A minute after the arrival of the first engine, the Warwick Task Force was activated calling seven additional units under mutual aid from the City of Warwick. Within ten minutes of the arrival of the first engine, a mass casualty incident was declared and the Rhode Island Mass Casualty Disaster Plan was activated. Additional mutual aid was summoned pursuant to the Southern New England Fire Emergency Assistance Plan. This included units from Warwick, Cranston and Coventry. Approximately 60 ambulances responded. They transported 186 victims to several hospitals over the course of two hours. The total response included 583 fire, police and EMS responders.

The Aftermath

The sun on February 21 rose over the charred ruins of what was The Station. At that point it was unknown how many victims would be found. During the recovery effort, 31 victims were be found in the front entrance and lobby. Just inside the second set of doors, 27 more bodies were found. As the recovery efforts continues through the morning the death toll rose steadily. The last body was recovered by noon. By the end of the day the official death toll was 96. More than 230 were injured. Of these, four would die from their injuries bringing the death toll to 100. Over the next four days officials identified all of the remains of the victims.

In December 2003, the club’s owners and the tour manager who set off the pyrotechnics were indicted for involuntary manslaughter. Great White's tour manager, Daniel Michael Biechele, pleaded guilty in February 2006, three months before his trial was scheduled to begin. He was sentenced to four years in prison. Biechele sent handwritten letters to the families of each of the 100 victims before his release from prison in 2008. In September 2006, Michael and Jeffrey Derderian changed their pleas to no contest. Michael Derderian was sentenced to four years in prison. Jeffrey Derderian was ordered to perform 500 hours of community service.

The scope of the tragedy was much larger than the death toll. One-hundred families lost a loved one. Most all of the survivors, even those who were not injured physically, suffered from post-traumatic stress disorder. Today, many still suffer from PTSD. First responders also were impacted deeply by the terrible loss of life.

The Station Fire was the deadliest event in Rhode Island history. This tragedy brought together the local community and the State. The families of the victims of the fire and many of the survivors worked together to raise funds for a proper memorial for the victims of the fire. In May 2017, the Station Fire Memorial Park was dedicated on the site of the fire. The park is open to the public.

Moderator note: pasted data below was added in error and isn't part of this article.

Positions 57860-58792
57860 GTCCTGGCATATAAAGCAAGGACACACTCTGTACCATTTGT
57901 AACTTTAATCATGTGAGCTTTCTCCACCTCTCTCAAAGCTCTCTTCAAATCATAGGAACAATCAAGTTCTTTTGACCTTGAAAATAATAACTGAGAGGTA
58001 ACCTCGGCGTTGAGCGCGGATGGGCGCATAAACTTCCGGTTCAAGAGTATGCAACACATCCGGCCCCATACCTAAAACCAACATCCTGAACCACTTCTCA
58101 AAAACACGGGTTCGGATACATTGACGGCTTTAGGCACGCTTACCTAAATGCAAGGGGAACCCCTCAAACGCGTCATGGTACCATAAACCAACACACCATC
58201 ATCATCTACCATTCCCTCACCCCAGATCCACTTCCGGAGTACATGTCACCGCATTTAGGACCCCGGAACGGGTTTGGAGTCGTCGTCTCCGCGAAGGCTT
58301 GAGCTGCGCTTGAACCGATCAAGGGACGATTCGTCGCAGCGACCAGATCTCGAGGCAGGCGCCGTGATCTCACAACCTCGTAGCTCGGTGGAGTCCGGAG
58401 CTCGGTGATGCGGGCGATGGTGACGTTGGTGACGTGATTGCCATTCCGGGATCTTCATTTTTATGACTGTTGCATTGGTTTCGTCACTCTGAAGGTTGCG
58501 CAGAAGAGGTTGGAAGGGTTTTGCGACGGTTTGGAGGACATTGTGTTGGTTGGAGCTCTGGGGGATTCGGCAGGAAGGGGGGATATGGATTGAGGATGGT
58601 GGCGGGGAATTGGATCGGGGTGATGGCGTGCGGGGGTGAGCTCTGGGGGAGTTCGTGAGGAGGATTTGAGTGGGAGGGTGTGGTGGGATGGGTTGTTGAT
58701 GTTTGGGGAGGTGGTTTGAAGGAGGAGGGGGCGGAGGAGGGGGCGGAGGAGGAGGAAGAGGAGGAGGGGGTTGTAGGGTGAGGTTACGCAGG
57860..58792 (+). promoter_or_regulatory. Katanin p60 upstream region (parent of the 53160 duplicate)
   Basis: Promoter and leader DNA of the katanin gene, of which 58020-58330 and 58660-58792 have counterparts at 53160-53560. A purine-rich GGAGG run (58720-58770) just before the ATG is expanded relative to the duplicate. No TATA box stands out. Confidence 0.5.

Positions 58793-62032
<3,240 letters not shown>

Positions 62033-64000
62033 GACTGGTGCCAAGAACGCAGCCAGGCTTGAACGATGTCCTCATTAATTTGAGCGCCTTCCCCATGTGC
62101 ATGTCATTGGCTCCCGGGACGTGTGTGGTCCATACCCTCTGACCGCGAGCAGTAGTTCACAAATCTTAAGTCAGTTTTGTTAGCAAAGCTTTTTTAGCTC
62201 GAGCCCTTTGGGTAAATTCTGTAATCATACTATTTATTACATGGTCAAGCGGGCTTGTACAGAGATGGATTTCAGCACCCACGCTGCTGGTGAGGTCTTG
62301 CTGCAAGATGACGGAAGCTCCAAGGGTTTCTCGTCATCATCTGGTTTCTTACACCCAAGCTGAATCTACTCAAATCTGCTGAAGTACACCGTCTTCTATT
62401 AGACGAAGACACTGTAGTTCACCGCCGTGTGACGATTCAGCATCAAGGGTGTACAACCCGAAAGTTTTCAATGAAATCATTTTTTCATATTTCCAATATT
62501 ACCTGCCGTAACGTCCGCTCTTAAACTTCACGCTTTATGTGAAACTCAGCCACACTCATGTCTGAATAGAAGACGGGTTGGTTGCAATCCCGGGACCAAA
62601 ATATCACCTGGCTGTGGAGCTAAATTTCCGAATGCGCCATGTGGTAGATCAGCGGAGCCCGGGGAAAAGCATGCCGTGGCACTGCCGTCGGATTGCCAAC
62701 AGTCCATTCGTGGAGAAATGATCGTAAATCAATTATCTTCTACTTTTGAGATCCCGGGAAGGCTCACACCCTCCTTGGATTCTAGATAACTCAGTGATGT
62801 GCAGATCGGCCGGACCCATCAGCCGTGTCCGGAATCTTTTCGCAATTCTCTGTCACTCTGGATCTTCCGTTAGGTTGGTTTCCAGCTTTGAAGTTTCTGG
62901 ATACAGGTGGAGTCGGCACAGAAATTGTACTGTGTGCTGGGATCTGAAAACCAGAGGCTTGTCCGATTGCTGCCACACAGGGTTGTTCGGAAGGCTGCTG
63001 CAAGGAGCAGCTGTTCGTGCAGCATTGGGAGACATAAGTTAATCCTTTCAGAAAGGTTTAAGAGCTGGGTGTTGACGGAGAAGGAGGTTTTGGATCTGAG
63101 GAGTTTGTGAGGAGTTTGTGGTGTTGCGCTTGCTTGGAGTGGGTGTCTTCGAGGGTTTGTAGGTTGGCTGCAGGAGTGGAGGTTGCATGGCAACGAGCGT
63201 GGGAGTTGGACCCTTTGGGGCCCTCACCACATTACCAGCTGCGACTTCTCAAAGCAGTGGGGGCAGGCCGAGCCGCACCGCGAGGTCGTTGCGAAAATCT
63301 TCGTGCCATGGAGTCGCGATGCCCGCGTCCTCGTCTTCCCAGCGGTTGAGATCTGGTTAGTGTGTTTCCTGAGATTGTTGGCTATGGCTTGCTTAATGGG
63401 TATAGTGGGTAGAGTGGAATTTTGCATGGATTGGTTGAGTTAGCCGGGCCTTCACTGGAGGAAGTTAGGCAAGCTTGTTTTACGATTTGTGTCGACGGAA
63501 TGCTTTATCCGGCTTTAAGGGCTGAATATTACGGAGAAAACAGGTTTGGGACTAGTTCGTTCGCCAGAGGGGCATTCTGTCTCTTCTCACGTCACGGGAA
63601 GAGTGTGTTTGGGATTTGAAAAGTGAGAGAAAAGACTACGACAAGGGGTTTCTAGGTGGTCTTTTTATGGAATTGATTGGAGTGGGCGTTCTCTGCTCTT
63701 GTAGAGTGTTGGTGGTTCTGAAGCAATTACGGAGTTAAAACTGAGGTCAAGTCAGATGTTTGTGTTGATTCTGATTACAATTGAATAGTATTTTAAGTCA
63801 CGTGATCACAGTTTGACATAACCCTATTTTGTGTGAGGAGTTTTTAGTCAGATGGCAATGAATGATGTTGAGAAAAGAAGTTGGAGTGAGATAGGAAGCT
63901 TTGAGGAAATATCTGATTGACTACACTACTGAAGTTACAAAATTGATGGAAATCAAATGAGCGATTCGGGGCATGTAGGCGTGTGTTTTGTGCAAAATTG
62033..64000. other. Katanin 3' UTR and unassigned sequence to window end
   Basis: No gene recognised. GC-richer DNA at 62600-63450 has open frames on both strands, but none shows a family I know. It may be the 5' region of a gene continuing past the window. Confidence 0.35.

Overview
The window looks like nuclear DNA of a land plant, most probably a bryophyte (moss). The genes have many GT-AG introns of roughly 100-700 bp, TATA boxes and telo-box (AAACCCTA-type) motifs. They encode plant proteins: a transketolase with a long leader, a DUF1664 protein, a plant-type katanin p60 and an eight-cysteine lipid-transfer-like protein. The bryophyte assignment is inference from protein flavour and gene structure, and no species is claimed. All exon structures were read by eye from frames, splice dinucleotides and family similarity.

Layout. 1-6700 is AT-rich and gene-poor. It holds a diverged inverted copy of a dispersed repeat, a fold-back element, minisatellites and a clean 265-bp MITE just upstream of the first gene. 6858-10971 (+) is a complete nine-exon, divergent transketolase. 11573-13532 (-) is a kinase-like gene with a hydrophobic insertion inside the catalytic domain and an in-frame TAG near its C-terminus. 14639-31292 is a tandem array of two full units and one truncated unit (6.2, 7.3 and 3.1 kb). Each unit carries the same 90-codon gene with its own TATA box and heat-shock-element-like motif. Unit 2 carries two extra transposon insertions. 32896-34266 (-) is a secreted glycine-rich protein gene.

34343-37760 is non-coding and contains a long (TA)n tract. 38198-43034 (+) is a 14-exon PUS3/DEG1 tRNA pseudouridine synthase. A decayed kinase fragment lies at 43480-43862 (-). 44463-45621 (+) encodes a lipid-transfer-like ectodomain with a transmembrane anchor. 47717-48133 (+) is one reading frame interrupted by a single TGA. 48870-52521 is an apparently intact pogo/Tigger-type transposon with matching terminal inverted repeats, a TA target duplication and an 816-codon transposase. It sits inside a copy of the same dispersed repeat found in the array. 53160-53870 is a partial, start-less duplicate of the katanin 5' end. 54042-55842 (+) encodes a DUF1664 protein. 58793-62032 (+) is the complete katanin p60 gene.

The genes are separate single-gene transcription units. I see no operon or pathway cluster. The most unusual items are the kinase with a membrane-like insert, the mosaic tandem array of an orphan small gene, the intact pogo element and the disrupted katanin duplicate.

In memory of those who lost their lives on February 20, 2003,

at the Station Nightclub Fire.

Louis S. Alves - Kevin Anderson

Stacie J. Angers - Christopher Arruda

Eugene Avilez - Tina Ayer

Mary H. Baker - Thomas A. Barnett

Laureen M. Beauchaine - Steven Thomas Blom

William Christopher Bonardi, III - Kristine Carbone

William W. Cartwright - Mike Cordier

Alfred Carmino Crisostomi - Robert Croteau

Lisa D'Andrea - Matthew P. Darby

Dina Ann DeMaio - Rachael Florio DePietro

Albert DiBonaventura - Christina DiRienzo

Kevin J. Dunn - Lori Durante

Edward Everett Ervanian - Charline E. Fick

Thomas Fleming - Mark A. Fontaine

Daniel J. Fredrickson - Michael A. Fresolo

James C. Gahan - Melvin Gerfin Jr.

Laura L. Gillett - Michael J. Gonsalves

James F. Gooden Jr. - Derek Gray

Scott C. Greene - Scott Griffith

Jude Henault - Andrew Hoban

Abbie L. Hoisington - Michael Hoogasian

Sandy Hoogasian - Carlton L. Howorth III

Eric J. Hyer - Derek Brian Johnson

Lisa Kelly - Tracy King

Michael Joseph Kulz - Keith Lapierre

Dale L. Latulippe - Stephen Libera

John Longiaru - Ty Longley

Judith Manzo - Andrea Louise Mancini

Keith Anthony Mancini - Steve Mancini

Thomas Marion Jr. - Jeffrey W. Martin

Tammy Mattera-Housa - Kristen McQuarrie

Thomas Medeiros - Samuel J. Miceli Jr.

Donna Mitchell - Leigh Ann Moreau

Ryan M. Morin - Jason Morton

Beth Mosczynski - Katherine O'Donnell

Nicholas O'Neill - Matthew James Pickett

Christopher Prouty - Jeffrey Rader

Theresa Rakoski - Robert Reisner

Walter Rich - Donald Roderiques

Tracey Romanoff - Joseph Rossi

Bridget Sanetti - Becky Shaw

Mitchell C. Shubert - Dennis Smith

Victor Stark - Benjamin J. Suffoletto Jr.

Shawn Patrick Sweet - Jason Sylvester

Sarah Jane Telgarsky - Kelly Vieira

Kevin R. Washburn - Everett Thomas Woodmansee, III

Robert Young


The images used in this piece may include copyrighted materials. These are being used under the Fair Use Doctrine for nonprofit educational purposes.